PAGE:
There are typical two different types of ballasts for HID bulbs, magnetic and electronic (or digital). Although magnetic ballasts are reliable and last for a long time, they have obvious drawbacks such as bulky, heavy, making noises, and un-controllable. In recently years, electronic ballasts have gained popularity especially in the horticulture industry. While the majority of digital ballasts, which are high and ultra high frequency ballast with range of 50 KHz to 200 KHz, work well with Metal Halide and High Pressure Sodium, they may have resonance issues when used with Ceramic Metal Halide. A low frequency digital ballast, 100-400 Hz, is a perfect match-up with CMH bulbs. Compared with high frequency ballast, the low frequency ballast has the following advantages:
- Compatible with CMH, MH, and HPS
- Much less Radio Frequency (RF) interference
- Lasts longer
- Completely avoid resonance problem for HID bulbs
High Pressure Sodium (HPS), Metal Halides (MH) and Ceramic Metal Halides (CMH) are different types of High Intensity Discharge (HID) bulbs. Their wattages range from 50W to 1000W. The typical arc tubes in HPS, MH and CMH are made of translucent aluminum oxide, quartz, and ceramic respectively. Ballasts are needed to light up those HID bulbs. Since ceramic arc tubes will sustain much higher arc tube temperatures, the CMH bulbs will deliver better efficacy, color rendering and color stability.
A typical HID bulb has a frequency between 10 KHz and 300 KHz. While the bulb is lit by an ultra frequency ballast, both ballast output frequency and bulb internal frequencies will gradually change. When those two frequency get close, resonance occurs. The HID bulbs, particularly CMH bulbs, will fail if resonance is not stopped quickly. However some ballasts may have a senor to avoid resonance. Check your ballast manufacture for detail information.
Value of CMH compared to HPS & MH
When it comes to indoor horticulture, just like the sun, grow lights provide food for your plants. Much like people, when plants consume food, the amount of food and quality of food is equally important whether through the soil or photosynthesis. For example, if we eat a lot of food with no nutritional value our health obviously suffers. On the flipside, with the right AMOUNT of NUTRITIOUS food we are healthy and productive. It’s the same for horticulture lighting, the Par Value is the amount of food and the light Spectrum is the nutrition for plants.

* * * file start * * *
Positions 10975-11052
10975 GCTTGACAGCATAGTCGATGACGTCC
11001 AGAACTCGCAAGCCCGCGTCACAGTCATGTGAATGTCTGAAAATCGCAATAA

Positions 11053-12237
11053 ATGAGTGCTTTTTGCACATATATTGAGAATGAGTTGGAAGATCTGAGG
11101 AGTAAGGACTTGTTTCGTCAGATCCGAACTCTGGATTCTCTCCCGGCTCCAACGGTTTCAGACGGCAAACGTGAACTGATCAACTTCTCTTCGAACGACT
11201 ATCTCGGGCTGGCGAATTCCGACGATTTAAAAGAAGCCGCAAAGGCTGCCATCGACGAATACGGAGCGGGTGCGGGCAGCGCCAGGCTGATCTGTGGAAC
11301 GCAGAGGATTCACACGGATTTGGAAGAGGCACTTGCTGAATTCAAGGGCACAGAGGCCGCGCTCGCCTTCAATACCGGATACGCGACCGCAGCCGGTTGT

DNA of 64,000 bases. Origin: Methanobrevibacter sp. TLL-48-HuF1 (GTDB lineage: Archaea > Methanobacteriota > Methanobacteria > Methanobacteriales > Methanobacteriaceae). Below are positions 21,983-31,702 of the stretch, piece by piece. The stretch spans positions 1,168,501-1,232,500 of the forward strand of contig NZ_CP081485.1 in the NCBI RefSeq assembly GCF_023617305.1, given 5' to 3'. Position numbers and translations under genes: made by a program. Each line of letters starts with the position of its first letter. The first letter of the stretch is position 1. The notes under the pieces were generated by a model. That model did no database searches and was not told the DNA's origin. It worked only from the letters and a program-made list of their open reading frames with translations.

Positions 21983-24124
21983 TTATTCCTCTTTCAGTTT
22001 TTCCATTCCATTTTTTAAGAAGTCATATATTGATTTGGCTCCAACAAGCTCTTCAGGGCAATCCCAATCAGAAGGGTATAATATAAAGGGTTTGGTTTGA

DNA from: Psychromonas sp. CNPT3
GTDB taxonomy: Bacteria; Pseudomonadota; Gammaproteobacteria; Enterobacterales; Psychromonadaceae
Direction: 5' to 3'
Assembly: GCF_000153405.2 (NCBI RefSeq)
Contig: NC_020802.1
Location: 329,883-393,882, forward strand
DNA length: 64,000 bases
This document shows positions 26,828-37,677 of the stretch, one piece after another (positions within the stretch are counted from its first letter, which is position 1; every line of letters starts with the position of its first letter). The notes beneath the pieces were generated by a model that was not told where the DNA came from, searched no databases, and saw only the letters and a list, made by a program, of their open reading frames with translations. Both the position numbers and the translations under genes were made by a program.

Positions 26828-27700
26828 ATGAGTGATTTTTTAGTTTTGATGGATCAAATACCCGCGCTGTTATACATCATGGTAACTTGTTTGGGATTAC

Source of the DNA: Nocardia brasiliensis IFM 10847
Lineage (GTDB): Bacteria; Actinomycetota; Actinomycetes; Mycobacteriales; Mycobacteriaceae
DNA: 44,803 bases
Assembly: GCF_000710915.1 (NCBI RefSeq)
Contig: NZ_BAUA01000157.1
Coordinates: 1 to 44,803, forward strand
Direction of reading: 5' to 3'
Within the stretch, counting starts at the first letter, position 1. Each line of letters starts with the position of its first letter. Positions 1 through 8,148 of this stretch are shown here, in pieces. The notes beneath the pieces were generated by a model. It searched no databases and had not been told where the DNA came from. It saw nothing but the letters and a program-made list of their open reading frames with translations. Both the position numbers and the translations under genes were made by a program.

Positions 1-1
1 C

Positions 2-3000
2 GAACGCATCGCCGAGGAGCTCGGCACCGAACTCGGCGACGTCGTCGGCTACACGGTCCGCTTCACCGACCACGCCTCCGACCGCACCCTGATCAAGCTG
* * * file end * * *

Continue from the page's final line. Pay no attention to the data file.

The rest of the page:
HPS and MH emit a good amount of food but lack the nutritional value needed.
Cultilux CMH is the perfect combination of food (high Par value) and excellent nutrition (some UV, full spectrum)
Therefore, Cultilux CMH is the best overall HID lighting choice to insure proper nutrition for your plants, because our spectrum peaks match Chlorophyll A and Chlorophyll B stimulation.
Value of LED compared to HPS & MH
Since the introduction of the Light Emitting Diode or LED into the horticulture industry there has been arguments and aversion to the modern alternative as compared to HPS and MH. Depending on how long each light stays on per day, a single LED grow light could last almost 10 years or even longer. By comparison, MH bulbs last roughly 10,000 hours, and HPS bulbs last 16,000 hours. Besides the longer life span, LEDs maintain their brightness throughout their lifespan. As time progressed and technology was further perfected, LEDs caught up to or surpassed the performance of their HPS/MH counterparts in yield, quality and efficiency.
This comparison of HPS vs LED shows LEDs are now in a league of their own. This comparison shows the advantages of LED over HPS or MH lamps.
- Energy Consumption
- Heat Displacement
- Photosynthetic Photo Flux (PPF) & Density (PPFD)
- Life Expectancy
- Return On
Radiation Safety & NRC Certificate
Krypton 85 is a radioactive material incorporated in most CMH which is rigorously controlled by the Federal government. Since the product is licensed by the United States National Radioactive Commission (NRC), the Krypton 85 in our bulbs is guaranteed to be safe for humans, animals, plants, and environment.